Feel free to retweet any comments you like or agree with, and share any articles or blogs of interest.

Look forward to seeing you all at #nmrtchat !

Upcoming FLIP meeting: Friday FEB 13th 12noon

Join us Friday Feb 13th from 12pm-1pm in Room 306 at the Consortium Library where we will learn more about the Alaska Library Network and its role within the state of Alaska.  UAA/APU Consortium Library Dean and ALN Board Member Steve Rollins and ALN Executive Director Tracy Swaim will be our guest speakers for the hour.

Follow-up from FLIP meeting last Friday 11/14

We had a lively discussion last Friday about searching for, applying and interviewing for jobs in the field of library science.

Thanks to those who attended!

Here are some resources that we referred to that may help you secure a job as an information professional:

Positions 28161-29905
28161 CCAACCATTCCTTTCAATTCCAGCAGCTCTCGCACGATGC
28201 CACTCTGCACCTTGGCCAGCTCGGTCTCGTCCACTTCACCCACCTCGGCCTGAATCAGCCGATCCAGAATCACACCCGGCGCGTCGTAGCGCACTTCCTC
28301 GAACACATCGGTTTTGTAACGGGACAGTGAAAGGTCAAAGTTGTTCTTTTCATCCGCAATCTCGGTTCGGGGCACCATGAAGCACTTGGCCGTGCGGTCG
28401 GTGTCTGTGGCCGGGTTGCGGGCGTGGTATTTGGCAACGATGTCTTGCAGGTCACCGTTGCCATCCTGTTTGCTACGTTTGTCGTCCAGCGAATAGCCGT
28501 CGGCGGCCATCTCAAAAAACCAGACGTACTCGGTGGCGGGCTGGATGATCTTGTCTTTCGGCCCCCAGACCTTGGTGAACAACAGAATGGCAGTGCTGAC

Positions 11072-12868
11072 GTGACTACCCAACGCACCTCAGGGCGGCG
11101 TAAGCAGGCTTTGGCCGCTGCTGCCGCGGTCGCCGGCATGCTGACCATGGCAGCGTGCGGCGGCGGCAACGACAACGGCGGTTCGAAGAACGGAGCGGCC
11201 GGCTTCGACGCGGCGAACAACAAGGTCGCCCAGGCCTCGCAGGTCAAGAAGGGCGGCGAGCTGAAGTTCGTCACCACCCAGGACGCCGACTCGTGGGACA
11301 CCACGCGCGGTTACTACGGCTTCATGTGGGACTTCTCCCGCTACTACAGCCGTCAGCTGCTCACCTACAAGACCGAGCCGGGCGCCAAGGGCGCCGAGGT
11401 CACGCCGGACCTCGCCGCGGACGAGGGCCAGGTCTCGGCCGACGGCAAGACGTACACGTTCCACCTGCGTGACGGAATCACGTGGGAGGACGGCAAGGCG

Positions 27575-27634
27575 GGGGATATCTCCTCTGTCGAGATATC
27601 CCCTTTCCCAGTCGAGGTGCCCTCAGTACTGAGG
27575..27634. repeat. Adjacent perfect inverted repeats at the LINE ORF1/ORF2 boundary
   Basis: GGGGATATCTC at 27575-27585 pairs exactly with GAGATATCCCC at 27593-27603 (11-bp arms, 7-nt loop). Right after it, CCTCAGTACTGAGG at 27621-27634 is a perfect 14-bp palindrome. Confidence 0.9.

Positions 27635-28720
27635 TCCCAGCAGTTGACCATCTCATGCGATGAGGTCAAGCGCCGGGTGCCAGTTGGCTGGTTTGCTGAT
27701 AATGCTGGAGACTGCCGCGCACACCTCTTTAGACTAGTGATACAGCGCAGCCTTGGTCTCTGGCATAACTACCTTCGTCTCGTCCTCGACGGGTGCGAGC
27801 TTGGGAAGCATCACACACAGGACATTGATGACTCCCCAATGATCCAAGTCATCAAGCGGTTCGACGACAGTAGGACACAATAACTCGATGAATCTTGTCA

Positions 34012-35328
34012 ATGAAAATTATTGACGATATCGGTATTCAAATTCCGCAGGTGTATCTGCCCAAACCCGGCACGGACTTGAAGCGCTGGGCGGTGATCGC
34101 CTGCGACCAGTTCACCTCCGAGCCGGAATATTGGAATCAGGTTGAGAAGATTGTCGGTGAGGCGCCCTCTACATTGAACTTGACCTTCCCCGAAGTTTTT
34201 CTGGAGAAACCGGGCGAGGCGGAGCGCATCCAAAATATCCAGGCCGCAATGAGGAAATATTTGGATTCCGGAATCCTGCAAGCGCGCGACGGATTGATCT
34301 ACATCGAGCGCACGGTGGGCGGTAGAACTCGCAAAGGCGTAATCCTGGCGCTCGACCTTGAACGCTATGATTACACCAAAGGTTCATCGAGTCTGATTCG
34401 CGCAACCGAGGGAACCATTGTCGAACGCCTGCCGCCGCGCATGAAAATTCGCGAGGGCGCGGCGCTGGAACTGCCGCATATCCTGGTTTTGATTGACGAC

• Additional resources related to librarianship and vocational guidance are listed here


Mark your calendars for our next upcoming FLIP meeting on Friday December 12th from 12pm-1pm!


ACRL 2015 Conference Scholarship Due Nov. 7th

Scholarship opportunities to attend the Association of College and Research Libraries 2015 Annual Conference in Portland, OR this coming March are available to a number of qualified applicants in six different categories ranging from library school students to early and mid career academic librarians.  To find out more about how you can have the chance to have your registration fee waived and be awarded a stipend go to: http://conference.acrl.org/scholarships-pages-162.php